In the last tutorial, we had a discussion about Smoke Testing, its uses, the importance of Smoke Testing, benefits, and informal, and formal Smoke testing.
To know more about Smoke Testing, please visit the following link:
As we know, Smoke testing, also known as build verification testing, can be used as a verification method to ensure that the product is stable and 100% functional. In other words, it is the easiest method available to test all the functions of an app.
Let’s move on…
So in this tutorial, we are going to discuss how to perform Smoke Testing, and different ways to perform Smoke Testing.
How to perform Smoke Testing?
The approach to smoke testing is not a right or wrong one, and strategies can vary from organization to organization.
As time goes on, your organization will form a unique approach to smoke testing. You may want to consider using the following steps to implement smoke tests in your production environment.
Step 1. Determine the number of smoke test cases you will require.
Before you begin, you should identify the test cases you want to analyze. The test cases you choose should give you a good idea of the product’s core functions.
You also want to avoid testing features that are less important than the others. Therefore, it is a good idea to be selective when running test cases.
Step 2. Build Smoke Tests.
Once you have identified the smoke tests you want to run, the next step is to write test scripts for them. Ideally, you should always use a single script for smoke testing. Using a single script increases testing flexibility.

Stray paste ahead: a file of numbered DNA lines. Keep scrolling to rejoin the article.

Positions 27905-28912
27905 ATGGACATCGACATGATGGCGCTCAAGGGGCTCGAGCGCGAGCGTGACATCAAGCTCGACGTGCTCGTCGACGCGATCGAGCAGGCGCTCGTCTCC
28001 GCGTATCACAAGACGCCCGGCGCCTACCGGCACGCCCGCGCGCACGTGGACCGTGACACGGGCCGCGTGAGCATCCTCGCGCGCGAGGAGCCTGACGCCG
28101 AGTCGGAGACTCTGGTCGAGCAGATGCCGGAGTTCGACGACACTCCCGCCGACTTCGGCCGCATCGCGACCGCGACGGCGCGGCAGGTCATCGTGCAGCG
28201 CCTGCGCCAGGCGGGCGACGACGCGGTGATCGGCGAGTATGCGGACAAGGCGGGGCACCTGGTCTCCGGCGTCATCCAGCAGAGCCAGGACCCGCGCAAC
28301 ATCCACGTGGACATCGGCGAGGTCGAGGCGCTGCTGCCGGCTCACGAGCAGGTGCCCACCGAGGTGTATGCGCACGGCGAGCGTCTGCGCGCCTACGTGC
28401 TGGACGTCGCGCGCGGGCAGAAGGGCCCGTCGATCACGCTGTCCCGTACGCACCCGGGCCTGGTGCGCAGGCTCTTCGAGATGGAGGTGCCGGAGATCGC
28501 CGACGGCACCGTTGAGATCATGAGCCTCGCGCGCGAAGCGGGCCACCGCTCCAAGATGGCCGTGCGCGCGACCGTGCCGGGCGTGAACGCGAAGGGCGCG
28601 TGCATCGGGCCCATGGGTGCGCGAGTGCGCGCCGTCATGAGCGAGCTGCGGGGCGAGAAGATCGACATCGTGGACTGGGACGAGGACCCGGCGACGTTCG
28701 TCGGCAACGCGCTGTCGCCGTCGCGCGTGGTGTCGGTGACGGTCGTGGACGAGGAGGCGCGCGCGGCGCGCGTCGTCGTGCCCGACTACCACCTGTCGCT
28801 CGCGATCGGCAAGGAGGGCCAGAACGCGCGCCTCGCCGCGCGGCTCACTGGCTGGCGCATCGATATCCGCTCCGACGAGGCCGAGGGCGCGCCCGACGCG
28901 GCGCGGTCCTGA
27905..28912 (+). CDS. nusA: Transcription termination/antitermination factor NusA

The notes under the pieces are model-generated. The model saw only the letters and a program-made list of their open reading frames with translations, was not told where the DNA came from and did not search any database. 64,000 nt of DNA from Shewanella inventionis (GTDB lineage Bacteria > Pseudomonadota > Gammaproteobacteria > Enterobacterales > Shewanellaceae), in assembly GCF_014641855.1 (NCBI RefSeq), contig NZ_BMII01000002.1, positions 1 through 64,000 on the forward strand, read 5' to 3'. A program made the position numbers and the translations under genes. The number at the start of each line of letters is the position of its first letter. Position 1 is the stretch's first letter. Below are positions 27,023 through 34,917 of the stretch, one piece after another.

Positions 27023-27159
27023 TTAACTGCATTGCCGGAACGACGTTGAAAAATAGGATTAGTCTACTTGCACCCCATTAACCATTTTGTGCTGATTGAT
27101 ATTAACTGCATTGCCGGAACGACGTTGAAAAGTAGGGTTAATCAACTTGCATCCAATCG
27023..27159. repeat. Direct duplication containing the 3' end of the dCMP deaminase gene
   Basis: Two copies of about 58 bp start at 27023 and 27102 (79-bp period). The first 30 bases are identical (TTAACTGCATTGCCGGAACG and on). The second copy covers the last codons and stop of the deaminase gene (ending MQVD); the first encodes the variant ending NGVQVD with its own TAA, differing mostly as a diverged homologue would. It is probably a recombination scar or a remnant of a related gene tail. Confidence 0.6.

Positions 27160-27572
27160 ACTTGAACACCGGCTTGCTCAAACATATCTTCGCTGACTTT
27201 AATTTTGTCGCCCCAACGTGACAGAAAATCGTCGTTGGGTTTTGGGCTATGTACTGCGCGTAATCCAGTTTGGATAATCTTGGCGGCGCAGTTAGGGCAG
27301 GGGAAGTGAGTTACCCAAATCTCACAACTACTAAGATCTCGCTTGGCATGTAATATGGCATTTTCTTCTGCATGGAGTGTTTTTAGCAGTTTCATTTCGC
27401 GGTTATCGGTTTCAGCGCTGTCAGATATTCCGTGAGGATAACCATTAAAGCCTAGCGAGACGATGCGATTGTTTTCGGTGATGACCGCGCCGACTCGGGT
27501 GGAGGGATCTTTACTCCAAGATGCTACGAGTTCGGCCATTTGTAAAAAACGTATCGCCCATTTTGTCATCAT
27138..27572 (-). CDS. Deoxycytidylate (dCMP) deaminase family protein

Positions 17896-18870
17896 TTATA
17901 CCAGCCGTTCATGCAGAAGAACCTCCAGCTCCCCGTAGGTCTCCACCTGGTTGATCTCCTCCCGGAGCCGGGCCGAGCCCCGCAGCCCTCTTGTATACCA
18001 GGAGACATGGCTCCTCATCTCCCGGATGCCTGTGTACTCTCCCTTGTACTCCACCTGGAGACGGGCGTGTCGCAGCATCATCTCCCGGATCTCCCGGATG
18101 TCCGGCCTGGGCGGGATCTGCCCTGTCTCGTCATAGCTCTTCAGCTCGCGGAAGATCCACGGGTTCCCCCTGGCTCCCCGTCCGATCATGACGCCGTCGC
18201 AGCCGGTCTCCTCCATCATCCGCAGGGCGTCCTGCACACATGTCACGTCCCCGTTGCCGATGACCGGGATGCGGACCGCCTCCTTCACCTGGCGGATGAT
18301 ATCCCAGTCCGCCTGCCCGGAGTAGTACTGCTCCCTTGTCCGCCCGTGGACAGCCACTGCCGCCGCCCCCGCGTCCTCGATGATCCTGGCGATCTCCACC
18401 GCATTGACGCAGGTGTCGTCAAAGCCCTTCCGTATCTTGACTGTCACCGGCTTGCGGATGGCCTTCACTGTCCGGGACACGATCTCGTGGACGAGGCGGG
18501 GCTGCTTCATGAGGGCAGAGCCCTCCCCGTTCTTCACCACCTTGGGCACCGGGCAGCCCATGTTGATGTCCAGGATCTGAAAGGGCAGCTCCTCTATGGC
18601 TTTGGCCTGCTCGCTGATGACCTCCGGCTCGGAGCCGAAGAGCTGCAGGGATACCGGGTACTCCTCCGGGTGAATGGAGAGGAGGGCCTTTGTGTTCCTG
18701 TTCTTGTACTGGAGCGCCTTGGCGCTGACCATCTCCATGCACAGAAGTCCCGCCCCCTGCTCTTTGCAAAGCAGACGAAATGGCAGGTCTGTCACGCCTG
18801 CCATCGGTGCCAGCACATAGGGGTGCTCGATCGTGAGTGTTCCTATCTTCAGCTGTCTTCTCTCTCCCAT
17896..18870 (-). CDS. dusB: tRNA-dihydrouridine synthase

Step 3. Run Smoke Tests.
The next step is to run smoke tests on your build after you create them. Once this is complete, you can proceed with analyzing the results.
Step 4. Analyze smoke tests.
If the build passes your smoke test, you can move it to the functional team for testing. The test can be sent back for rework if it is a failure.
It is obvious that teams often run multiple smoke tests during a development cycle. So don’t be afraid to ask your developers to make changes to your product.
During the analysis stage, it is important to adjust your expectations to your own requirements.
Different ways to perform Smoke Testing
Organizations usually start with manual smoke testing. This involves checking to ensure that the roadmap does not negatively impact core functions. The software should be returned to the developers for further iteration if there are underlying issues.
The process repeats until the software is inspected. Automated testing typically comes into play after you define a set of smoke tests. Smoke tests can be automated to run large numbers of tests at a time and shorten the testing process before the software goes to QA.
Limitations of Smoke Testing
There are a few limitations that you should be aware of when testing smoke. Here are some of the limitations mentioned below:
- Smoke testing requires proper documentation, which is why a specialized testing team is required.
- If a software build is not stable, it can sometimes be a waste of time to smoke-test it.
- If the application has some minor changes, it is not worth doing a full smoke test of the whole application.
- The tests will not be run against invalid input or negative test cases.
- You may find critical issues arise in integration and system testing even after testing the whole application for bugs.
- It’s important to eliminate any bugs or issues left in smoke testing before moving on to the next phase.
- Smoke testing is fully scripted, so special manpower is needed.